The European Central Bank took the ultimate policy leap on Thursday, launching a government bond-buying program which will pump hundreds of billions in new money into a sagging euro zone economy.
The ECB said it would purchase sovereign debt from this March until the end of September 2016, despite opposition from Germany’s Bundesbank and concerns in Berlin that it could allow spendthrift countries to slacken economic reforms.
Together with existing schemes to buy private debt and funnel hundreds of billions of euros in cheap loans to banks, the new quantitative easing program will release 60 billion euros ($68 billion) a month into the economy, ECB President Mario Draghi said.
By September next year, more than 1 trillion euros will have been created under quantitative easing, the ECB’s last remaining major policy option for reviving economic growth and warding off deflation. The flood of money impressed markets: the euro fell more than two U.S. cents to $1.14108 on the announcement, and European shares hit seven-year highs.
“All eyes were on Mario Draghi and he has delivered a bigger bazooka than investors were expecting,” said Mauro Vittorangeli, a fixed income specialist at Allianz Global Investors, adding that the news marked “an historic crossroads for European markets“.
The ECB and the central banks of euro zone countries will buy up bonds in proportion to its “capital key”, meaning more debt will be scooped up from the biggest economies such as Germany than from small member states such as Ireland.
The prospect of dramatic ECB action had already prompted the Swiss central bank to abandon its cap on the franc against the euro. Denmark cut its main policy interest rate on Thursday for the second time this week after the ECB announcement, aiming to defend the Danish crown’s peg to the euro.
Draghi has had to balance the need for action to lift the euro zone economy out of its torpor against German concerns about risk-sharing and that it might be left to foot the bill.
WILL IT WORK?
Economists noted that Draghi had said only 20 percent of purchases would be the responsibility of the ECB. This means the bulk of any potential losses, should a euro zone government default on its debt, would fall on national central banks.
Critics say this casts doubt over the unity of the euro zone and its principle of solidarity, and countries with already high debts could find themselves in yet deeper water.
“It is counterproductive to shift the risks of monetary policy to the national central banks,” said former ECB policymaker Athanasios Orphanides. “It does not promote a single monetary policy. This path toward Balkanisation of monetary policy would signal that the ECB is preparing for a break-up of the euro.”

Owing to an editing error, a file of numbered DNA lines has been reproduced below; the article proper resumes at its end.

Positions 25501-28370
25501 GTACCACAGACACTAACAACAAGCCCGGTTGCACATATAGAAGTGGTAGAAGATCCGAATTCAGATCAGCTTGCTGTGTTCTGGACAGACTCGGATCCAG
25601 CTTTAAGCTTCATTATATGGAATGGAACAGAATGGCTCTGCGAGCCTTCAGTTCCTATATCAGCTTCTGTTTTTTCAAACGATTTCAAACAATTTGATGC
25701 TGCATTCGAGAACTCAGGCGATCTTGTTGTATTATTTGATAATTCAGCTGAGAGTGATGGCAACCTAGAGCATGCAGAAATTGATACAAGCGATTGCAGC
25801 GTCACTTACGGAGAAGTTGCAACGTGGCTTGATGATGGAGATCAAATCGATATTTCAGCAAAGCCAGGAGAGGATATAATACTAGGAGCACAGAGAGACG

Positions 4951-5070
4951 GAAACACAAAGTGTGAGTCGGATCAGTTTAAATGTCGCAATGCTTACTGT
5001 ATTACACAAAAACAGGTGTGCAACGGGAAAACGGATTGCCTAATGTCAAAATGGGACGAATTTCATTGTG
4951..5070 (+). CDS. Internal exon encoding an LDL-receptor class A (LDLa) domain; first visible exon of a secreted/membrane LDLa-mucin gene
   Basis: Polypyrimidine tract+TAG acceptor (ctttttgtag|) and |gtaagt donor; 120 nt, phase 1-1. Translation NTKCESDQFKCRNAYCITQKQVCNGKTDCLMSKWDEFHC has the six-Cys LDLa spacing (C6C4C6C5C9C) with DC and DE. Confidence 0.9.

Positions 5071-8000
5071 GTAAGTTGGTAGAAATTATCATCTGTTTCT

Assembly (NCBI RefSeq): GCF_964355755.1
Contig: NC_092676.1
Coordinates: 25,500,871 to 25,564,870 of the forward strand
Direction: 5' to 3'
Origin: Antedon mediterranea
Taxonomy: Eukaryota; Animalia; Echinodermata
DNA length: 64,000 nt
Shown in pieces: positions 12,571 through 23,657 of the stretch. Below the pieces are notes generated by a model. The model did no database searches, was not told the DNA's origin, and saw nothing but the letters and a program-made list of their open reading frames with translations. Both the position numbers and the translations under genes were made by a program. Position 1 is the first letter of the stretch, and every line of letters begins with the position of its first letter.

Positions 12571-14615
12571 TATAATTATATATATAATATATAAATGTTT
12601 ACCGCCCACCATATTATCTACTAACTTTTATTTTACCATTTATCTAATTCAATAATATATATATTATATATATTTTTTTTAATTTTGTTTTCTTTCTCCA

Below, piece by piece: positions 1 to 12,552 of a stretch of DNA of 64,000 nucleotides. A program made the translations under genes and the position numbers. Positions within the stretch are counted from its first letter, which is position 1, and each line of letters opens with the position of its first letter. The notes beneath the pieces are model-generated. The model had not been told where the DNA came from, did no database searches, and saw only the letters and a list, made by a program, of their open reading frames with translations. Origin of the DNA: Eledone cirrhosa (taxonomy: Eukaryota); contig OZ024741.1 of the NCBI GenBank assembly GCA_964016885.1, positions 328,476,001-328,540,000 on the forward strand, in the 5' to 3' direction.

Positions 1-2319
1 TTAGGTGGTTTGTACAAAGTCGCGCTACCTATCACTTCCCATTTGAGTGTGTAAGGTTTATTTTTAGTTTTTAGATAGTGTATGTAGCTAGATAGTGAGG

A German lawyer who has been prominent in attempts to halt euro zone bailouts said he was already preparing a legal complaint against the bond-buying program.
Draghi said the ECB’s Governing Council had been unanimous in agreeing that the step to print money was legally sound. There was a large majority on the need to trigger it now, “so large that we didn’t need to take a vote”.
“There was a consensus on risk-sharing set at 20 percent and 80 percent on a no-risk-sharing basis,” he added.
One euro zone central banking source said five policymakers opposed the expanded asset-purchase plan: the central bank chiefs of Germany, the Netherlands, Austria and Estonia, along with Executive Board member Sabine Lautenschlaeger, a German.
Guntram Wolff, head of the Bruegel think tank, said the plan’s size was impressive. “But the ECB has given the signal … that its monetary policy is not a single one. That’s a bad signal to markets and a bad signal to everybody in the euro zone.”
The ECB is trying to push euro zone annual inflation back up to its target of just below two percent; consumer prices fell last month, raising fears of a Japanese-style deflationary spiral. But there are doubts, and not only in Germany, over whether printing fresh money will work.
Most euro zone government bond yields are at ultra-low levels and the euro had already dropped sharply against the dollar. Lower borrowing costs and a weaker currency could both help to boost economic growth but there is a question about how much further either can fall.
The ECB could create the basis for growth, Draghi said, but he put the onus on governments to follow. “For growth to pick up … you need structural reforms,” he said. “It’s now up to the governments to implement these structural reforms. The more they do, the more effective will be our monetary policy.”
Draghi was echoing the view of German Chancellor Angela Merkel, who said: “Regardless of what the ECB does, it should not obscure the fact that the real growth impulses must come from conditions set by the politicians.”
The ECB has already cut interest rates to record lows and left its refinancing rate, which determines the cost of euro zone credit, at 0.05 percent.
Greece and Cyprus, which remain under EU/IMF bailout programs, will be eligible for the ECB program but subject to stricter conditions.
In practice, Greek debt does not currently qualify as another rule stipulates that a maximum 33 percent of the bonds issued by any country may be bought. The ECB and other euro zone central banks already own more than this, although they may start purchases once enough of their Greek bonds have matured to take the total below the 33 percent threshold.
Greece votes on Sunday in an election where anti-bailout opposition party Syriza is on track to emerge as the biggest party in parliament.